Who"s davidlian?

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davidlian is an ultra-geeky chinese dude that works for a technology PR agency. He loves fiddling with techno-toys, plays Warhammer 40K, and shoots pictures wherever he goes. Here, he rants about PR, Technology and anything else. Don't expect balance and un-biased, he ain't no journalist. Anything said on this blog are solely davidlian's personal views. Don't confuse them with company mantra, client's views or views of any organisation he may be part of.


Thursday, June 17, 2010

Back + 1

Hello dear faithful reader. Firstly, sorry for the lack of posts on this blog recently. You see, I've been swamped by life and busy welcoming the new addition to my family - Elizabeth Lian.

Yes, I'm a dad now. It feels great; except when I'm awake at 3:30 a.m. still carrying her and she's wide awake.

Some of you might already have heard of her on Twitter or seen some pics of her. In case you haven't I've put together the Picasa album below for you to have a peek. Enjoy!

PS. Regular service to this blog resumes (hopefully) next week. I'll be moving to a Wordpress hosted blog (finally) and am planning to tighten content as well. Stay tuned.

Monday, May 10, 2010

No money go camp? (TVXQ / Wondergirls spoof)

The first Advertorial ever on my blog! And I get no money for it.

Do you think these guys have some talent?

Meet them at my church - Petra Gospel Centre. And join us for Camp Transformation 2010 from 11 - 15 June 2010. At Perting Valley, Janda Baik.

Thursday, April 29, 2010

Because it matters to you

Had a chat with someone the other day about the purity of blogging.

"We used to blog what we felt," she said. "Blogging was a way to make friends, and express ourselves." Now, it seems like all we ever blog about are products and events.

The statement struck a chord with me. In no small way, I'm pretty much involved in "engaging" the social media for companies and most of these engagements are marketing driven. Clients love to see blog posts about their events, reviews about their products and generally nice comments about their company.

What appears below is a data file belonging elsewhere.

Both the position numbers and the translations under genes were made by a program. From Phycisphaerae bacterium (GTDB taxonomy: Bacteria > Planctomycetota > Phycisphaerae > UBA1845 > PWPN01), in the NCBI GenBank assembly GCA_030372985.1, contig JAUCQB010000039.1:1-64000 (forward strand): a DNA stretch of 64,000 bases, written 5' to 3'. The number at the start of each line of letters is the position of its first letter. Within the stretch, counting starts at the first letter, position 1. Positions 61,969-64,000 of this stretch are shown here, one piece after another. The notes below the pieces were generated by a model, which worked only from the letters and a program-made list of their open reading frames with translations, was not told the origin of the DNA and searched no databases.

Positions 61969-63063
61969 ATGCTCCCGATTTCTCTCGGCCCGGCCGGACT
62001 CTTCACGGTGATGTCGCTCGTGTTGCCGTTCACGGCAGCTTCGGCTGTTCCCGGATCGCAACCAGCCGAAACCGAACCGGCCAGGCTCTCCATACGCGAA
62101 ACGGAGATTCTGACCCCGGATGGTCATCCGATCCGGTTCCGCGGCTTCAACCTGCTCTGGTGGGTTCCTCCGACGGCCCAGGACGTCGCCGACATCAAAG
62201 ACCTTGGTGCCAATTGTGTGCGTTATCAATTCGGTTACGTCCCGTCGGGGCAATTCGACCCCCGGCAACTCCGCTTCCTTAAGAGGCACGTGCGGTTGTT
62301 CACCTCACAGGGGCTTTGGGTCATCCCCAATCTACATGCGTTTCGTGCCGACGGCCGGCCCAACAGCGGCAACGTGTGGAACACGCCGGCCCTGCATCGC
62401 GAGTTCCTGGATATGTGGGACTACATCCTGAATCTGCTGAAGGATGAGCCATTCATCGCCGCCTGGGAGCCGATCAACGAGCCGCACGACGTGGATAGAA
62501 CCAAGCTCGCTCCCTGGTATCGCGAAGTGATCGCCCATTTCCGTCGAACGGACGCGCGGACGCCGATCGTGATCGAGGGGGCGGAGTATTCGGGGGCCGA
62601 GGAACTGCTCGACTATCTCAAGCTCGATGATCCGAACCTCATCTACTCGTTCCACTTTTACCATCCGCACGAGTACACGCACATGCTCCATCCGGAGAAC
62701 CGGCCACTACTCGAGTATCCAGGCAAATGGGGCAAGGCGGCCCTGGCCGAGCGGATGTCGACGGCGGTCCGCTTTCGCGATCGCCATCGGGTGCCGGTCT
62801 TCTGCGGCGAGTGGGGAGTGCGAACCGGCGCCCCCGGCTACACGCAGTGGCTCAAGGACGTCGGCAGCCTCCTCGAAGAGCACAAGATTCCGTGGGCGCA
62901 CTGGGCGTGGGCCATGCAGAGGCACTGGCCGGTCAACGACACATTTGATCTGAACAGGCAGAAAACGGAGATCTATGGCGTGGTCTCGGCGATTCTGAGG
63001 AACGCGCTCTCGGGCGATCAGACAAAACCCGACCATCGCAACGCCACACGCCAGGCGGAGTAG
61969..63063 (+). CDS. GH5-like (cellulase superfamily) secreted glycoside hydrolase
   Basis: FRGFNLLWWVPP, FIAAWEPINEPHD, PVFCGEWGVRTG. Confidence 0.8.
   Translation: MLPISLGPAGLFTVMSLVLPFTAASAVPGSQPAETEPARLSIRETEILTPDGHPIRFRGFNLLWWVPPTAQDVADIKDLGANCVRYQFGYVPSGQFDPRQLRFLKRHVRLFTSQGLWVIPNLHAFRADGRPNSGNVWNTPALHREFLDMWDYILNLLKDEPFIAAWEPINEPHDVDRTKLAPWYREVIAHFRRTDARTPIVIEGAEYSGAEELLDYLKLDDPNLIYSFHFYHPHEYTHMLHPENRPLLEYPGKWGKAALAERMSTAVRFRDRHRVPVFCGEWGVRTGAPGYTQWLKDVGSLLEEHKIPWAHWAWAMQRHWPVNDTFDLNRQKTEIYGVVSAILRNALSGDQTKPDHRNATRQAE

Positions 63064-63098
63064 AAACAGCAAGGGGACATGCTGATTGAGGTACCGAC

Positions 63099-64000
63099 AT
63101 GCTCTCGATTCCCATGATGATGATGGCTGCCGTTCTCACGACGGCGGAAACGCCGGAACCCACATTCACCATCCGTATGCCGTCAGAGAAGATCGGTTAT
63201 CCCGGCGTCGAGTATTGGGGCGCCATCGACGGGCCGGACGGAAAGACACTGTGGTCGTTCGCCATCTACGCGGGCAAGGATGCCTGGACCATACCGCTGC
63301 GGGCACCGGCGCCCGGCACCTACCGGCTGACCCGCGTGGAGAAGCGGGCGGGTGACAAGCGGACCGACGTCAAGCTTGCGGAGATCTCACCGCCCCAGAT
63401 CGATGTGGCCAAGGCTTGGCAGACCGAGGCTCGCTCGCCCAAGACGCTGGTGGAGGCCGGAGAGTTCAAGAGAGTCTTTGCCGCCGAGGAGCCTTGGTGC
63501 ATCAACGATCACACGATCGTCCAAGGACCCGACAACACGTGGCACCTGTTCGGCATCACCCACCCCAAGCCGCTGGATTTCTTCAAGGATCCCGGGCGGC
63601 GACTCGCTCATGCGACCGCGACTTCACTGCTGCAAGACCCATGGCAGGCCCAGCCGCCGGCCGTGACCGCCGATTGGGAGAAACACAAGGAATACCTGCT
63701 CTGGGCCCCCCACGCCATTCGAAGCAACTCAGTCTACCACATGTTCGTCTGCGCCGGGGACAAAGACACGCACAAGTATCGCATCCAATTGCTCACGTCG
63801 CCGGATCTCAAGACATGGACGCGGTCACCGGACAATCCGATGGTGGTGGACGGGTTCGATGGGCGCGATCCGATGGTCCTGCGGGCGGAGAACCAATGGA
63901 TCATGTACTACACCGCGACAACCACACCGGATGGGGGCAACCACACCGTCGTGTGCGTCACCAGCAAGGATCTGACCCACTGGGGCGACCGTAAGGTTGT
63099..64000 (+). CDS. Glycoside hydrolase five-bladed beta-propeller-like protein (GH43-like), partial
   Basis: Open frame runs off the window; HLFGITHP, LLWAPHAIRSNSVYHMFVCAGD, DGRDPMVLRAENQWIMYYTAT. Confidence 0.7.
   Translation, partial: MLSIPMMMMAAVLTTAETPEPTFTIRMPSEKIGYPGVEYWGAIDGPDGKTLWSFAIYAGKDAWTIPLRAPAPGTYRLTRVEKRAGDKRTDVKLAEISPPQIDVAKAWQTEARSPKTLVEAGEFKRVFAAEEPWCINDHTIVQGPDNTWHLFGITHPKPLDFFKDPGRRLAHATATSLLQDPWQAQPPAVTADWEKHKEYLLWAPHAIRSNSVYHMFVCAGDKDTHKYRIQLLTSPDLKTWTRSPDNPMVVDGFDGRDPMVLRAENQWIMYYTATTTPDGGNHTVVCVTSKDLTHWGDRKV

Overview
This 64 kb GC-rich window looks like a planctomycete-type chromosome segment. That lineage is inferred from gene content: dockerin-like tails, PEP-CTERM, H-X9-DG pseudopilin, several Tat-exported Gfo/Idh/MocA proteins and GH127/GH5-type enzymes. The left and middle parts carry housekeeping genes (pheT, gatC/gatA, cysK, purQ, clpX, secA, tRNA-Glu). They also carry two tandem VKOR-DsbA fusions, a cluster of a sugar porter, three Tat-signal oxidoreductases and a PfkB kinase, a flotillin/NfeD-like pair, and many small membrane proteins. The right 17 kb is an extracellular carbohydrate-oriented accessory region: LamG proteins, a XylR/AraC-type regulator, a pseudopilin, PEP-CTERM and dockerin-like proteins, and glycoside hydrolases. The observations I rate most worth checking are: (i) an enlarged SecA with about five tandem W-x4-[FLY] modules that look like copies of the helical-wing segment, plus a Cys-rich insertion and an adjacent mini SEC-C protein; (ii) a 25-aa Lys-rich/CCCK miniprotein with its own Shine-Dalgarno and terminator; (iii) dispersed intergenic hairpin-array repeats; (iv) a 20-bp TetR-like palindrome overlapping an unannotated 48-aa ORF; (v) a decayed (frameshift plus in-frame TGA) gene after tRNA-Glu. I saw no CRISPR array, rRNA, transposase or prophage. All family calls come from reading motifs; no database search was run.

But somewhere along the way, in the rush to engage social media to sell the next product or market our brands, perhaps we're forgetting what made (personal) blogging such a lovely thing in the first place. To be sure, I'm not talking about news blogs (my friend at MyTechNews.info is a fine example), who's existence is to cover news about a certain industry or theme. No, I'm talking about those blogs that started out as a personal conduit for expression.

Like this one.

And I realise, you may read me for some of my personal views on social media or technology, and in the coming month, you might be shocked to suddenly see I've transformed into a "Daddy blog." Because that is what matters to me in the coming months.

I've included this picture of Lydia preparing for motherhood. Because it matters. From davidlian says...

But if you're looking for a social media lesson here. Don't fret. There is one. In our rush to get products, services and brands "covered" and "exposed" on social media, don't forget the driving force of what makes "social" social is because we blog about what matters to us.

How do you make whatever it is you're communicating, matter to the social?

Wednesday, April 21, 2010

Google. Being transparent. For real [?]

Was just watching CNN and just caught the breaking news that Google had just launched its "government requests" tool.

Google's own explanation of the tool: